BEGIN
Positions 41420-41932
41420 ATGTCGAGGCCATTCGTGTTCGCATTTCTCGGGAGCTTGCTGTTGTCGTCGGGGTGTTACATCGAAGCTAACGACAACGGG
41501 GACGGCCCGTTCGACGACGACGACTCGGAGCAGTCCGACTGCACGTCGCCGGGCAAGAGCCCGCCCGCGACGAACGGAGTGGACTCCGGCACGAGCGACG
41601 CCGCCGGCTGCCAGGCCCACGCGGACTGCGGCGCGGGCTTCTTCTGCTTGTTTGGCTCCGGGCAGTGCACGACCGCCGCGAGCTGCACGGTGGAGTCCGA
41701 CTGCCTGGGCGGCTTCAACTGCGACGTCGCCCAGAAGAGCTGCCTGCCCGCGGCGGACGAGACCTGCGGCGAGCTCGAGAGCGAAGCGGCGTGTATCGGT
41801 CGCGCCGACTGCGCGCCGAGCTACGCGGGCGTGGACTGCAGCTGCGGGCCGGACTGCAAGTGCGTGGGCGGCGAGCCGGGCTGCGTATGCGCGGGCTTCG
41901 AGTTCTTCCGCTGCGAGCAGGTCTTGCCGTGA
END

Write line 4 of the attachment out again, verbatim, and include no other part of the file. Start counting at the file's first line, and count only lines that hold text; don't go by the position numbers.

41601 CCGCCGGCTGCCAGGCCCACGCGGACTGCGGCGCGGGCTTCTTCTGCTTGTTTGGCTCCGGGCAGTGCACGACCGCCGCGAGCTGCACGGTGGAGTCCGA